The name Pentecost originates from the Greek term "Πεντηκοστή" which is the synonym of the fiftieth. As a principal feast of Eastern Orthodox churches, Anglican churches, and Catholic churches, it commemorates the descent of the Holy Spirit after the long-time waiting in the form of red burning flames to the Apostles and other believers of Jesus Christ, as stated in the New Testament. The holy festive day which is also referred to as Whit Sunday or White Sunday is universally conceived of as the origin of the Western churches concerning it was the Apostle, Peter, who proclaimed Christ's gospel to the crowd the religious event was the realization of the prophecy in The King James Bible.
When it comes to the liturgical celebrations of Whitsunday, it varies between regions and denominations. In the North West, citizens in certain towns have participated in walks and processions with red handkerchiefs or other symbolic items to be distributed and waved. In Gloucestershire, a county in England, following the service of evening prayer in the Anglican church on Whit Monday, a huge amount of cheese and bread are hurled from a mud-brick wall around the historic castle, to be grabbed in an alley below. It is the custom that can trace back to the thirteenth century when those agricultural crops and by-products were regarded as the reimbursement for the right of the rural residents to fell trees from the neighboring woods. Cheese rolling is another convention that passed down from forefathers. In Stilton, Cambridgeshire, and Randwick, cheeses will be rolled along a relatively long fixed course and the winner individual or teams will be rewarded the whole bespoke specially-made limited enormous cheese that likely to be shared among bystanders and passersby.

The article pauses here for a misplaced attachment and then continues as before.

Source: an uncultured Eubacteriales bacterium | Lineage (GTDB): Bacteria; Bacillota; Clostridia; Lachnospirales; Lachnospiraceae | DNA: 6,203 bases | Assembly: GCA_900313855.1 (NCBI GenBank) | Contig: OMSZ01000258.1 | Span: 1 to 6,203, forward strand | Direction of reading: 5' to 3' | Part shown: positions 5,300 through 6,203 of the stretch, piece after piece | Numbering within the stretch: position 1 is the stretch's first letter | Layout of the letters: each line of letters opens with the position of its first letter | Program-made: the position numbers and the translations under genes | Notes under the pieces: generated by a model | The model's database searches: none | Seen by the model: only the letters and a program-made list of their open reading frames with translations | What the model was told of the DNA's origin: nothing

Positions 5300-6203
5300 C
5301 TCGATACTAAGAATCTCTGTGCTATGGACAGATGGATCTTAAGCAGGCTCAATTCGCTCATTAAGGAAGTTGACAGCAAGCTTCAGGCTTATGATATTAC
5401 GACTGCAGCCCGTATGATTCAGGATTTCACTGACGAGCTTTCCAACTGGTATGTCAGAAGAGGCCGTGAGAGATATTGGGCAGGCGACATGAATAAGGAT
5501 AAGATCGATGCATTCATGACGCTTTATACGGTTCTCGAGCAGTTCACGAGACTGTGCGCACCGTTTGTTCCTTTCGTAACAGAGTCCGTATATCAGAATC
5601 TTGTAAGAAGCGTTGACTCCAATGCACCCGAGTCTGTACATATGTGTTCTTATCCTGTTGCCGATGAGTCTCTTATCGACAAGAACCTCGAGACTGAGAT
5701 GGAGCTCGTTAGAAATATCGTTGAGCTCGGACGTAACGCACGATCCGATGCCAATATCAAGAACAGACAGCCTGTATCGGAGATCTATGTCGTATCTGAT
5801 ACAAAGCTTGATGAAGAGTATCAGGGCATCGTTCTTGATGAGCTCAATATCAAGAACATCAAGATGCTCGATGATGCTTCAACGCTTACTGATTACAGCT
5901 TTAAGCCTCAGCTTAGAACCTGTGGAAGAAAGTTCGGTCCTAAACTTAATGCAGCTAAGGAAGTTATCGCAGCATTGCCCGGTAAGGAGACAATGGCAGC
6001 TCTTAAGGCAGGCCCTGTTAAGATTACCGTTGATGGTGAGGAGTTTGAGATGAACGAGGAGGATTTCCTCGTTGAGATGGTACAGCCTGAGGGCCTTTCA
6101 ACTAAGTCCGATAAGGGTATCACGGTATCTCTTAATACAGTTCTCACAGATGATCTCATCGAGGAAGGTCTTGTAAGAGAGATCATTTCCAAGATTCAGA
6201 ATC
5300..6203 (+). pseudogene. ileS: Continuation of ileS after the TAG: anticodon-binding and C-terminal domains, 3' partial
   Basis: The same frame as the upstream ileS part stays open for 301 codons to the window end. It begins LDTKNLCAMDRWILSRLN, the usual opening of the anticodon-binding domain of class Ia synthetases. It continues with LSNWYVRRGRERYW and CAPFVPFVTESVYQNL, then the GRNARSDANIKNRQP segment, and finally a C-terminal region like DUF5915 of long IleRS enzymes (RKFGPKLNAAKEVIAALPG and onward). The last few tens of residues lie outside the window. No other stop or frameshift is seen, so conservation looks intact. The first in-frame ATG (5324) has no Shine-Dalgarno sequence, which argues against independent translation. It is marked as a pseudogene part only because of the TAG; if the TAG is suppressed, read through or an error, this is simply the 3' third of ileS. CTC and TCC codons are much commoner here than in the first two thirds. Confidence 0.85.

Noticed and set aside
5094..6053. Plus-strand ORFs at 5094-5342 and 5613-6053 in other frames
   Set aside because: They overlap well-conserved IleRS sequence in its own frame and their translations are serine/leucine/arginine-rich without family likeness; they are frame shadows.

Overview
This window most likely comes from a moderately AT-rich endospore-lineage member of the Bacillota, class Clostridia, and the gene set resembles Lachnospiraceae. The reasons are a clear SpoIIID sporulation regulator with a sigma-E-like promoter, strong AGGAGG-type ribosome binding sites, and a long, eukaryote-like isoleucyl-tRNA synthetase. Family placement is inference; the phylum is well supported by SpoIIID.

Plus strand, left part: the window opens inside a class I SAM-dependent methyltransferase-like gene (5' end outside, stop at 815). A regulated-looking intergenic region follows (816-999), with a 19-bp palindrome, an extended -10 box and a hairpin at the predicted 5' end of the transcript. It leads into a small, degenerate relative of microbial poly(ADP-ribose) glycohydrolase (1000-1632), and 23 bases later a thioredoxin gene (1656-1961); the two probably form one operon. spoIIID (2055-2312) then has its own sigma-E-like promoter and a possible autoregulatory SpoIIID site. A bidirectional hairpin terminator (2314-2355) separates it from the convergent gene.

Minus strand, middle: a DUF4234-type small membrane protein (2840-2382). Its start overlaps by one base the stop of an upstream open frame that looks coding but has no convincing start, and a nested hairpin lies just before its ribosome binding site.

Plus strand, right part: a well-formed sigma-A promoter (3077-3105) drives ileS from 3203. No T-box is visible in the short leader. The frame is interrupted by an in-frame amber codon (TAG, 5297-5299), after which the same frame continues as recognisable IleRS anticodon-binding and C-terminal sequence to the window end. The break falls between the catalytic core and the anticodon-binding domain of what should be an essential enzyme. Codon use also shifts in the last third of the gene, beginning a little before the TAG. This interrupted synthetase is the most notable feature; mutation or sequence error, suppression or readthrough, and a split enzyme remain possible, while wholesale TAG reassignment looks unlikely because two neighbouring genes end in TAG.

As far as the elements employed in Western churches on Pentecost are concerned, the color red which conveys the implications of pleasure, as well as the fire of the Holy Spirit, is the dominant sign. The clerics, parsons or ministers, choristers, and even the laity of the congregation all wear red vestments or relevant attire in celebration. Religious supplies and devotional items including the red burning candles, reddish plants such as geraniums, holy water font, red tablecloths, banners, and backdrops are the typical and conventional decorations for Whitsunday services. At the alter area, the aforementioned ornaments are placed to symbolize the movement of the Holy Spirit, the revival of life, the rushing mighty wind came from heaven and the advent of the warmth of summer. While in the south of the equator, for instance, in New Zealand and Australia, Whitsun arrives in the mellow fall, normally after the heatwave of summer, the red and green foliage of the Euphorbia pulcherrima has traditionally selected to adorn the places of worship then. Plants like the poinsettia regularly play an essential role in the early-stage Christian liturgies and certain other sacraments. They are sometimes introduced by church members to decorate for a significant occasion like the Confirmation Day or to be brought for a beloved person. In Austria, Switzerland, Luxembourg, Liechtenstein, and other central European countries, green branches, especially the birch branches are the most representative plants associated with the rite of Whitsunday.